Jimadores [HEE-mah-doors] are the masters of Mexico’s agave fields, and the breathing crux of Mexico’s agave spirits industry. They rise before the sun, setting out with long blades to reap what they and generations past have sown: the majestic agave plant. In one day, a single determined jimador might harvest fifteen thousand pounds of agave, shaving and halving each hundred-pound plant in about ninety seconds, and then loading them into trucks. It’s remarkably taxing labor, but to complain is not in the blood of a jimador. To complain would be to pause.
Jimadores are no ordinary men, and agave is no ordinary crop. Each agave matures over a tremendously long period of time, sometimes decades, before a jimador can harvest. All the while, those jimadores meticulously tend to the maturation process, relying on their wisdom and expertise when challenges arise.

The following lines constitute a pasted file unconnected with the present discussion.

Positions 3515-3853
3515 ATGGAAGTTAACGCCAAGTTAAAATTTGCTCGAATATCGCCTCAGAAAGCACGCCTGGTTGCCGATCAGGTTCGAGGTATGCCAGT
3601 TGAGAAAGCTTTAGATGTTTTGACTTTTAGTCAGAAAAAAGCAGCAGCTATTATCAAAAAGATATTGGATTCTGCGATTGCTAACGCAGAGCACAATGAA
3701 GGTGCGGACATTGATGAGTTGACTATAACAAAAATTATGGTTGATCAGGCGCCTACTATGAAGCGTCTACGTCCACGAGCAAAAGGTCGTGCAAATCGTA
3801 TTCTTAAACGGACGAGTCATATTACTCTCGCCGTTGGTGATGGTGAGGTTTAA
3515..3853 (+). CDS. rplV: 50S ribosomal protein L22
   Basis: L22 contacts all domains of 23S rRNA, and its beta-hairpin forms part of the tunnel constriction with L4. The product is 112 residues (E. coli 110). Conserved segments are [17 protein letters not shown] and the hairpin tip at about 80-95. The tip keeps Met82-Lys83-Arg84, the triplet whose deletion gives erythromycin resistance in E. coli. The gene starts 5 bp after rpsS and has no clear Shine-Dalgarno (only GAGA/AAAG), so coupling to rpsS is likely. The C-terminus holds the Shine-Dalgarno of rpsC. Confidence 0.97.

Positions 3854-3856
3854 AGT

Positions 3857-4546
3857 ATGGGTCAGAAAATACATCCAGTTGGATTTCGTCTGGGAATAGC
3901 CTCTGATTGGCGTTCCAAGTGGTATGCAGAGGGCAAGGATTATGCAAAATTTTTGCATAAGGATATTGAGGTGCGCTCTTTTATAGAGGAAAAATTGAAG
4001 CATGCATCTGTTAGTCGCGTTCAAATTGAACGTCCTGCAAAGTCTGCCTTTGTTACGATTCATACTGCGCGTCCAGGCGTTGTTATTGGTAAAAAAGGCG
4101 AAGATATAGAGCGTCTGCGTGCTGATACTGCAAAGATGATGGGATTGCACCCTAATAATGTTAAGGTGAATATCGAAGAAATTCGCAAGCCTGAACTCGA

These men and women display an extraordinary symbiosis with their plants, and they must — entire global industries and a delicate ecosystem rest on their backs and blades. And most of the time, they weigh heavily. Jimadores, despite their unparalleled expertise and work ethic, reap few benefits from the industries they support — by design. The structure of the industry prevents jimadores from unionizing, and opens them up to being trapped in cycles of exploitation. It’s extremely profitable for a few large foreign companies, but detrimental to Mexico’s most vulnerable rural communities and the most fervent contributors to its greatest cultural traditions. This detriment opens doors to unfathomable poverty and the roots of violence. It forces these men and women to fend for themselves and their children in the harshest of socioeconomic climates, far from progress and far from hope, with no opportunity for their children to lead better lives.